Spider Plants are one of the easiest plants to care for, which makes them perfect for beginners. They’re low maintenance and highly adaptable, plus they look fantastic in hanging baskets.
Light – Tolerant of most types of light, avoid direct sunlight to prevent leaf scorch.
Water – Allow the top third of the soil to dry out between watering. Be careful not to overwater.
Soil – Use a well draining soil, the lighter the better when planting in hanging baskets. Espoma Potting Soil is a great choice. Spider Plants don’t like wet feet, so if your soil is staying too wet, add perlite or ease up on your watering.
Temperature – Spider Plants prefer slightly cooler temperatures, 55° to 65 being ideal. Avoid temperatures below 45° and protect them from drafts, especially in the winter.
Humidity – They’re not too fussy about humidity. The humidity level of the average home is perfect, however Spider Plants won’t say no to the occasional misting.
Fertilization – Spider Plants rarely want fertilization and can get brown leaves if they’re over fertilized. If fertilization is needed, a balanced fertilizer, like Bonide Liquid Plant Food, will work when used sparingly.
Size – Spider Plants average 1 to 2 feet tall, but as their leaves get taller they start to cascade downward instead of growing upright.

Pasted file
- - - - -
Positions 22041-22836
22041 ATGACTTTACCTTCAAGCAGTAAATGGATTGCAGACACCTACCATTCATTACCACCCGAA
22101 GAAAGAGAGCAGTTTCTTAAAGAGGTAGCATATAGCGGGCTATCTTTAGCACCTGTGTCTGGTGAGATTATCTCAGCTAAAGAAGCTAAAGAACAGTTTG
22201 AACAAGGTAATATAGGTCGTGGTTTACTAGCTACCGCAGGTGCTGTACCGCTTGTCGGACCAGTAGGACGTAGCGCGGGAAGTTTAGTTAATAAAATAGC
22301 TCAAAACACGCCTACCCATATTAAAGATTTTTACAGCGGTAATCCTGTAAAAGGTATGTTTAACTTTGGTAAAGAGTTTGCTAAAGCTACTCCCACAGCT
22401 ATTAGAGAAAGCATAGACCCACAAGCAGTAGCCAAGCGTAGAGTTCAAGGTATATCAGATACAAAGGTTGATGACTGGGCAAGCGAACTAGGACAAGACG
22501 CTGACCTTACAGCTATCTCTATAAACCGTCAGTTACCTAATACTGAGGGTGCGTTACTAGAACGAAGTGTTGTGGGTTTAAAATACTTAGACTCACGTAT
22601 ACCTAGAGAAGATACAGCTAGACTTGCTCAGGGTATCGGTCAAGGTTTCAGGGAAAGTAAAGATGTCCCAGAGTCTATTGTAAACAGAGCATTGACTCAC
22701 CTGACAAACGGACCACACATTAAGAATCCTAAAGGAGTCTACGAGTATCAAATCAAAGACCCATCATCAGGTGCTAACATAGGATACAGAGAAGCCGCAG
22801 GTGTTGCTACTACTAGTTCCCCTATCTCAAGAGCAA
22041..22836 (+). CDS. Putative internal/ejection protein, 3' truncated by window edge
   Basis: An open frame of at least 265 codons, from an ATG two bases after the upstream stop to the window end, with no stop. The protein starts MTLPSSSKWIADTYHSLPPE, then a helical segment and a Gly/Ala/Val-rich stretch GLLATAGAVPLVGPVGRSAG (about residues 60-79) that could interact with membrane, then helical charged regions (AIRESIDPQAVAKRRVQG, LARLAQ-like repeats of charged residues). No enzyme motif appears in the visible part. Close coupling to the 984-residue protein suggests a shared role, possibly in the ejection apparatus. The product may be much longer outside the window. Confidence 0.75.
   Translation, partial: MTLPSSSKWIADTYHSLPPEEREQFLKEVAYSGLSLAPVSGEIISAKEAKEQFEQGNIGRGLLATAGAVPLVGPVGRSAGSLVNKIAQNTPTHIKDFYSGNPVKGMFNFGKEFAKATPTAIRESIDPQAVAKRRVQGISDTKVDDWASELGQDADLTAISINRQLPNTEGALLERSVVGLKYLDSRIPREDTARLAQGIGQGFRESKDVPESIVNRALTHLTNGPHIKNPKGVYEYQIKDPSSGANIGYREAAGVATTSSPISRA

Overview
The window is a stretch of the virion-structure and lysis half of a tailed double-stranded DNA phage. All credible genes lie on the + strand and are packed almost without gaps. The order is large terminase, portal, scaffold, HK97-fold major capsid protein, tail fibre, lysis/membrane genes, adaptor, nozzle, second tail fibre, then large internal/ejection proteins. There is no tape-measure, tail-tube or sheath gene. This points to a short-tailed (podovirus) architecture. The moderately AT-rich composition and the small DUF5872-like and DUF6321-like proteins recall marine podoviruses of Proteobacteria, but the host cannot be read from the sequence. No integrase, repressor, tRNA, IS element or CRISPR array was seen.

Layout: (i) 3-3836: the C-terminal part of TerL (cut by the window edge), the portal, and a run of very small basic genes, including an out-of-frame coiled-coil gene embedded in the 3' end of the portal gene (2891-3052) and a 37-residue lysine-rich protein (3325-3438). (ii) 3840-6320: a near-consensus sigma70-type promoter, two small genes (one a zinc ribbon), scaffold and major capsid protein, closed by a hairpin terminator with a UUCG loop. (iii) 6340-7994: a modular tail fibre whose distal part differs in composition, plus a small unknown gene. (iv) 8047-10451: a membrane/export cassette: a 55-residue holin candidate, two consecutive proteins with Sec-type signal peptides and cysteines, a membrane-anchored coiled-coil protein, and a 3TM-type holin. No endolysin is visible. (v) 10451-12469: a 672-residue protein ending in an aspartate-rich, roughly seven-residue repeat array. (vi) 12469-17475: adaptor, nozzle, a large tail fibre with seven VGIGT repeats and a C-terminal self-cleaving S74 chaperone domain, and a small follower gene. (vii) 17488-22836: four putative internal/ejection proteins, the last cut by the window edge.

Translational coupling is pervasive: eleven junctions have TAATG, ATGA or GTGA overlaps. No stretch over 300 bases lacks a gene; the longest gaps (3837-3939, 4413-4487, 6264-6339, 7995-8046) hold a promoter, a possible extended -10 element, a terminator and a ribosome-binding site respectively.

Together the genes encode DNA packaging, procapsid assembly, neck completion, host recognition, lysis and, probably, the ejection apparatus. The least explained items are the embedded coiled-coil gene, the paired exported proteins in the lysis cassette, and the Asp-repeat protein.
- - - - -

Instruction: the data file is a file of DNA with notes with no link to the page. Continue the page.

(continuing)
Repotting – Spider Plants prefer a moderately pot bound existence, so only repot once a large amount of root mater becomes exposed. Select a container no more than 1 size larger than the current container and add fresh soil. As mentioned, Spider Plants are fantastic hanging plants.
Propagation – Easily propagated by dividing the main plant during repotting or planting by the smaller baby plants it creates on its stems (occasionally referred to as spiderettes). Simply snip the babies off their stem once they’ve started developing their own root system and put them into a cup of water until those roots become more mature.
Toxicity – Spider Plants are considered non-toxic to people and pets.